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From Robert Newson <>
Subject Re: Validate uniqueness field
Date Sun, 28 Mar 2010 12:40:38 GMT
"I am wondering why not introduce locking in couchdb"

It's because locking doesn't scale. The locking strategy you outlined
works fine when your database runs on one machine, but fails when it
runs on two or more machines. A distributed lock, while possible,
would require all machines to lock, which requires them all to be up,
and, of course, ten machines are then no faster than one machine. Most
distributed locking protocols are blocking (like the usual 2PC
protocol), the non-blocking ones are either more overhead (3PC) or
more complex (Paxos).

CouchDB doesn't let you do with one machine that which won't work when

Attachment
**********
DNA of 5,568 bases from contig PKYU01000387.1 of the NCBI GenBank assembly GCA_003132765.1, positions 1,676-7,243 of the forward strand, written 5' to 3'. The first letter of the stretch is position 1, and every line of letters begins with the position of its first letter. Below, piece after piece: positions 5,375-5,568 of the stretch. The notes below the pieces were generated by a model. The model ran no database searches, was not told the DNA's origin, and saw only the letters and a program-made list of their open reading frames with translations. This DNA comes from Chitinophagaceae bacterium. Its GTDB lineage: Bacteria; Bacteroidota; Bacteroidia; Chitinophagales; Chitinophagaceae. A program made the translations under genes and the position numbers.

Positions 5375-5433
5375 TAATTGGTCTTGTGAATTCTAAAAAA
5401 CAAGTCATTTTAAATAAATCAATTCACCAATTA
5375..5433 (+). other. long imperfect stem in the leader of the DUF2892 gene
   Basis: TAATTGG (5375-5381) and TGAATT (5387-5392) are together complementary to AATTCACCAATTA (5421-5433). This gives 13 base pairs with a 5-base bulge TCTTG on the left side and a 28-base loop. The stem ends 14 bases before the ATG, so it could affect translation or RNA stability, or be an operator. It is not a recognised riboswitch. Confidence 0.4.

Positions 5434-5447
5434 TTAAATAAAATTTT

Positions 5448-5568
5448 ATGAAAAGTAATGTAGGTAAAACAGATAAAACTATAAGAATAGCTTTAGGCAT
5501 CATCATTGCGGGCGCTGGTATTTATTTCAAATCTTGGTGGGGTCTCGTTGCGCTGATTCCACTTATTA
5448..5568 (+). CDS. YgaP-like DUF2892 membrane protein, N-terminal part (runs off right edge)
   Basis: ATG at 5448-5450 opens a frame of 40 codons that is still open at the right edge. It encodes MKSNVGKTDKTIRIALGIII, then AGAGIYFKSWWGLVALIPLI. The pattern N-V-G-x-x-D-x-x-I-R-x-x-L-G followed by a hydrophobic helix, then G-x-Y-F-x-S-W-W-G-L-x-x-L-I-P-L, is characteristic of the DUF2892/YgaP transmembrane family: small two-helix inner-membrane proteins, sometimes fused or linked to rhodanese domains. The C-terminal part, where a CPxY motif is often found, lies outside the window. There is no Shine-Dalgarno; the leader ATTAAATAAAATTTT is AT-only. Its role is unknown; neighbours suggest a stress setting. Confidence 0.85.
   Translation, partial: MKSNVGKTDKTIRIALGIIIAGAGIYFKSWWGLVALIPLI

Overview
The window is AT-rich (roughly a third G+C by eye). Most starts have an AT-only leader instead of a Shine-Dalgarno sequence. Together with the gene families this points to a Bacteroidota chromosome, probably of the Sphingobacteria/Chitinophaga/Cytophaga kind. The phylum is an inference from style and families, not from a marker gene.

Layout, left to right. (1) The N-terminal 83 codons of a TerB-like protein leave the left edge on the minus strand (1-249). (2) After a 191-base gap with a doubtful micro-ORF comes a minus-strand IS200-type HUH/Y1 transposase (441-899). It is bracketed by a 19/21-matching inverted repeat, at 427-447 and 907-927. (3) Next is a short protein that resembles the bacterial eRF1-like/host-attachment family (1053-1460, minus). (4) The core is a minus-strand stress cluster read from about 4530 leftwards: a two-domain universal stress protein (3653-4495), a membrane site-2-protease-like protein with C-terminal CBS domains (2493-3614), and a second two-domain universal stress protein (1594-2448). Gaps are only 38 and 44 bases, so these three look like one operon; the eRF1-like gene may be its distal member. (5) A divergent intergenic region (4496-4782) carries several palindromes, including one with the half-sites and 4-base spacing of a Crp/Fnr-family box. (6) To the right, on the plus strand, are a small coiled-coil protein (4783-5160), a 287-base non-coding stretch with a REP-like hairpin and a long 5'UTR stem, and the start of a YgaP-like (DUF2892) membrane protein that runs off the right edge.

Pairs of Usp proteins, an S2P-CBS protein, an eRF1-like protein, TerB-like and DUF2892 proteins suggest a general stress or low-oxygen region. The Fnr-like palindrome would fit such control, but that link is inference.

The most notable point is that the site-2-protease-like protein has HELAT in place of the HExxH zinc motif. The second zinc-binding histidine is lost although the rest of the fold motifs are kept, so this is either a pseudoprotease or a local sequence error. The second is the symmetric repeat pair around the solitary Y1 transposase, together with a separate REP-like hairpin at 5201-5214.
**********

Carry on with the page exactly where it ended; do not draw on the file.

you have ten machines. It's quite deliberately not letting you do
something that won't scale.


On Sun, Mar 28, 2010 at 1:33 PM, Alexander Uvarov
<> wrote:
> On 28.03.2010, at 14:40, faust 1111 wrote:
>> Its sounds like pair of crutches ;)
> Agree with you. Lack of uniqueness, lack of transactions makes couch completely useless
for most cases. Solutions like multiple docs with _id as unique key, along with "inventory
tickets" sounds insane.
> I invented simple solution with Redis. Just an idea. You can use Redis setnx, msetnx
operations to lock desired documents, or just lock "User" by giving this string as key in
Redis to lock whole User type. Then just try to lock "User", create your User document, unlock.
If there is already a lock, wait and try again. But deadlocks are possible when process that
owned the lock is dead and no one can release a lock.
> Redis commands:
> I am wondering why not introduce locking in couchdb. Couchdb is designed to be extremely
fast, but there are also real world problems. Awesome technology, I am crying that such restrictions
taking it away.

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